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Rep. Owens declines to endorse Obama in 2012


Yes, it's early.
But it's also telling.
Rep. Bill Owens, a Plattsburgh Democrat, declined to immediately endorse President Barack Obama for re-election in 2012, saying he'll have to "wait and see."
"My view of this is that the election is going to come down to the economy and who has the better jobs plan," Mr. Owens said. "That's ultimately what people are concerned about. I'm going to wait and see what everybody comes forward with."
That Mr. Owens is holding Mr. Obama at arm's length comes as very little surprise. The president's approval rating is hovering at about 40 percent, his administration's nadir. And I get just-about-daily news releases from the NRCC, the campaign arm for House Republicans, trying to tie the two men together (today's headline: "Obama & Owens' Failed Policies Cast a Dark Cloud Over the Economy").
Despite Mr. Owens' reluctance to endorse the president, though, it's probably in the offing anyway. Here's why: Mr. Owens said that a good jobs plan would include big spending on infrastructure projects.
That's the jobs plan that Mr. Obama is likely to unveil — and that conservatives are likely to revile.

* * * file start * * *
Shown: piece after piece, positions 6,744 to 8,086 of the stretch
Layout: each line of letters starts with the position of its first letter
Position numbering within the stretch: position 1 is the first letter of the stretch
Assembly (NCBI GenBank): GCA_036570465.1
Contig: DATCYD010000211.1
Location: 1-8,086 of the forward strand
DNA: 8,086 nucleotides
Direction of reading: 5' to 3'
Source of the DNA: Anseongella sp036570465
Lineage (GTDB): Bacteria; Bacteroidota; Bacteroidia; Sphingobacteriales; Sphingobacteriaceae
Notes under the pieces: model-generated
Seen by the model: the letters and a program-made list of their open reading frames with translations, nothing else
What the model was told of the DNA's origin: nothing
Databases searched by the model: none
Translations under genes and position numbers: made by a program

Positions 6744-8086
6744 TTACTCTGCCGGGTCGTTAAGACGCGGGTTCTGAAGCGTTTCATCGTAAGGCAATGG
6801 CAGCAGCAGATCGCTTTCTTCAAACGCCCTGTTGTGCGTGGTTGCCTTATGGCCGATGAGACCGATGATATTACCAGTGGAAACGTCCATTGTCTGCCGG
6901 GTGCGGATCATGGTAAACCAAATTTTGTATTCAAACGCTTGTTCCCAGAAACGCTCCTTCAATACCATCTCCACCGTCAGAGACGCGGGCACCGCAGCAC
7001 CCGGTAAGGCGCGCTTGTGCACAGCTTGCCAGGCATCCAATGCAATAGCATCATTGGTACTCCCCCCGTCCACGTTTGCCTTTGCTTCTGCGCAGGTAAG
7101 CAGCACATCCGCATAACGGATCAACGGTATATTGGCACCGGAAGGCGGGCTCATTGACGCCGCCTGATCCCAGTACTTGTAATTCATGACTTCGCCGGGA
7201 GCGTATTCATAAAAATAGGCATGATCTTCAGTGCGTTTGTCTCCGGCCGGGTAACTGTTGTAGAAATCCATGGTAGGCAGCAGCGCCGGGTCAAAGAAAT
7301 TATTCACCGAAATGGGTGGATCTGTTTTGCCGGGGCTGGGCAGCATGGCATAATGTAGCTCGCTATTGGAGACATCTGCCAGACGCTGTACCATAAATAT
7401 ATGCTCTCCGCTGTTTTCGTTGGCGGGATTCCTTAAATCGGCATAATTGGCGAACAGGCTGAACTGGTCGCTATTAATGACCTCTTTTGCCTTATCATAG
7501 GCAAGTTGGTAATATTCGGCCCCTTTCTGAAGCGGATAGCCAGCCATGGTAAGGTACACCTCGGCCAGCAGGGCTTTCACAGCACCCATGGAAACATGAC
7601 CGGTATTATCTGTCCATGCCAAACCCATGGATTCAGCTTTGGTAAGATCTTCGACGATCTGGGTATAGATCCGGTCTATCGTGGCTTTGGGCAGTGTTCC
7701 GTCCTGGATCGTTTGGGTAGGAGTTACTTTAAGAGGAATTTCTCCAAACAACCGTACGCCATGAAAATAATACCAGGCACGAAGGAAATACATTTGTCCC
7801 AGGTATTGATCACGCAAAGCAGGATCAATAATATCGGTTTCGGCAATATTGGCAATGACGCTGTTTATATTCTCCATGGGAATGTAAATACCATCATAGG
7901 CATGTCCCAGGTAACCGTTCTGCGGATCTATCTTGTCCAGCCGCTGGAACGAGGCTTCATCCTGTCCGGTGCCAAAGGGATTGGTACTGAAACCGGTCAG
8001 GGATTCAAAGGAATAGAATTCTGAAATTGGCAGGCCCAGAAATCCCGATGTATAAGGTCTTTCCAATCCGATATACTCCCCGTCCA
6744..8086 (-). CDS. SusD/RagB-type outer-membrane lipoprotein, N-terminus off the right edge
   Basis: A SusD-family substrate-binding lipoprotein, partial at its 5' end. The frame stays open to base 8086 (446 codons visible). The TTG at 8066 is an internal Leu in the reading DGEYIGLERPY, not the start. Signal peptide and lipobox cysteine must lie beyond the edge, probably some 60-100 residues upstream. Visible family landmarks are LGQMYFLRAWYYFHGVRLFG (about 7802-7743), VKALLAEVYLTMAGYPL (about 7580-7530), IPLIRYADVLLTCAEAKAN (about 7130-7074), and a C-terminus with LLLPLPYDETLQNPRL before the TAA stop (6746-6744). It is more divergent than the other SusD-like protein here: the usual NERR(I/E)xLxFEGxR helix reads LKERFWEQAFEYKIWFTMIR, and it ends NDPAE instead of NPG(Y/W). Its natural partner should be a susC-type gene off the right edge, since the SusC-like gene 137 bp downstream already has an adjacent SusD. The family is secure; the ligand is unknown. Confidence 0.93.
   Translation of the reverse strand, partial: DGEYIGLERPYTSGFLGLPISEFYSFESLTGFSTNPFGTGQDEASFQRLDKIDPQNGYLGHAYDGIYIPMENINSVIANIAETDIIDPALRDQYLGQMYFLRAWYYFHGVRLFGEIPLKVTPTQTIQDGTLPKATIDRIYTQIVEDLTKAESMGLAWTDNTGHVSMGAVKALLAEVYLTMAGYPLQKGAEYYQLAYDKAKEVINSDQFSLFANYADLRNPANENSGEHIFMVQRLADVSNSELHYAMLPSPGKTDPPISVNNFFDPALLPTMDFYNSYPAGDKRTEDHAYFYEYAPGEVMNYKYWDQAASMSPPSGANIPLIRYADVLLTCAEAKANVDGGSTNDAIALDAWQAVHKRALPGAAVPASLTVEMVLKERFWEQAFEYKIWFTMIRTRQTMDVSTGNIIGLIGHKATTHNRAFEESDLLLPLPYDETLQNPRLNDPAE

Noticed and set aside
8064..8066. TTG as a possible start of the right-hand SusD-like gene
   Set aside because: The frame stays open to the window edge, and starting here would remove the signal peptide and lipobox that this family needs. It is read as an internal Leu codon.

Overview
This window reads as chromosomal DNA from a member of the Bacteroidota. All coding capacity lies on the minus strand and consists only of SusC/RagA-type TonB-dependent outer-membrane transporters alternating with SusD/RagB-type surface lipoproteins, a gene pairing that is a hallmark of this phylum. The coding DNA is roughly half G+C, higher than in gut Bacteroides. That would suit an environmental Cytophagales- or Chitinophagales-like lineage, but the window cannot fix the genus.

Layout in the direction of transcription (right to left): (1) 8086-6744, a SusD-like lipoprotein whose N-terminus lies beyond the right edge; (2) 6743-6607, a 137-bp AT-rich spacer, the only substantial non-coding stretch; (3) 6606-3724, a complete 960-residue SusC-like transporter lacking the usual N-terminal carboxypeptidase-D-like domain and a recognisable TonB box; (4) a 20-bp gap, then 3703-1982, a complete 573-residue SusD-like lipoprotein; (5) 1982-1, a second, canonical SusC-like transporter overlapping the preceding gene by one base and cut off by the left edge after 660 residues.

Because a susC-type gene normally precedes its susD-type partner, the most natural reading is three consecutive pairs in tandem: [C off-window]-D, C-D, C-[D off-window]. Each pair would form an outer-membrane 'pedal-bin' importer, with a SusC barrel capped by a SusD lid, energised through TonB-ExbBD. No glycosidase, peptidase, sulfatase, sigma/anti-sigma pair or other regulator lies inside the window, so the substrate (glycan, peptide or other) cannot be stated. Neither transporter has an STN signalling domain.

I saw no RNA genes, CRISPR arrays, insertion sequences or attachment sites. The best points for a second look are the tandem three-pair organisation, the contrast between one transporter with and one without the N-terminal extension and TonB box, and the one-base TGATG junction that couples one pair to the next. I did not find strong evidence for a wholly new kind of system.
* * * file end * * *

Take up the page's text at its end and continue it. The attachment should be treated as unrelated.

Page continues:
Mr. Owens' major criticism of Mr. Obama's handling of the economy has to do with a perceived lack of focus on jobs.
"The hand that the president was dealt when he came in was very difficult," Mr. Owens said. "I don't think he handled it perfectly, but I don't expect anyone would."
I asked him whether he thought Mr. Obama would win re-election.
"You know, so much can happen in the next 14 months," Mr. Owens said. "I think it's very difficult to tell. I think he's done a good job under very, very difficult circumstances. I think that, again, what I would have changed in the emphasis on the working activity inside the administration."
Mr. Owens declined to wade into enemy territory — that is, discuss the Republican candidates for president.
"I haven't paid very much attention to the activities of the Republican groups," he said. "We'll focus on that once there is a candidate."

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